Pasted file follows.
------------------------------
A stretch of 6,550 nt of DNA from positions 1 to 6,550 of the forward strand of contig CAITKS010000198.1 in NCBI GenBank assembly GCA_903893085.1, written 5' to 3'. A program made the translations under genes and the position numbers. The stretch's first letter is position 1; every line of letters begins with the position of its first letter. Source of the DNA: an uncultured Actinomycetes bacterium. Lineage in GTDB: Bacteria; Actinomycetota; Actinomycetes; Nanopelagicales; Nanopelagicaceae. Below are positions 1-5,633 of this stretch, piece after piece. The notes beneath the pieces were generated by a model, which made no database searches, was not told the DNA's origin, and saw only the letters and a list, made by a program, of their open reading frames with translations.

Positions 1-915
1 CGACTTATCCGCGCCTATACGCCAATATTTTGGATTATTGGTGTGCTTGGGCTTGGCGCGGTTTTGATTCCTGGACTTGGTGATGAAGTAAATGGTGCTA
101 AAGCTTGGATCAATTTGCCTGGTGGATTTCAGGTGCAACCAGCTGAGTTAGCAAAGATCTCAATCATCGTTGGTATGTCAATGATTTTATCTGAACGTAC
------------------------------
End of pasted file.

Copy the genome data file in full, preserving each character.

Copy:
A stretch of 6,550 nt of DNA from positions 1 to 6,550 of the forward strand of contig CAITKS010000198.1 in NCBI GenBank assembly GCA_903893085.1, written 5' to 3'. A program made the translations under genes and the position numbers. The stretch's first letter is position 1; every line of letters begins with the position of its first letter. Source of the DNA: an uncultured Actinomycetes bacterium. Lineage in GTDB: Bacteria; Actinomycetota; Actinomycetes; Nanopelagicales; Nanopelagicaceae. Below are positions 1-5,633 of this stretch, piece after piece. The notes beneath the pieces were generated by a model, which made no database searches, was not told the DNA's origin, and saw only the letters and a list, made by a program, of their open reading frames with translations.

Positions 1-915
1 CGACTTATCCGCGCCTATACGCCAATATTTTGGATTATTGGTGTGCTTGGGCTTGGCGCGGTTTTGATTCCTGGACTTGGTGATGAAGTAAATGGTGCTA
101 AAGCTTGGATCAATTTGCCTGGTGGATTTCAGGTGCAACCAGCTGAGTTAGCAAAGATCTCAATCATCGTTGGTATGTCAATGATTTTATCTGAACGTAC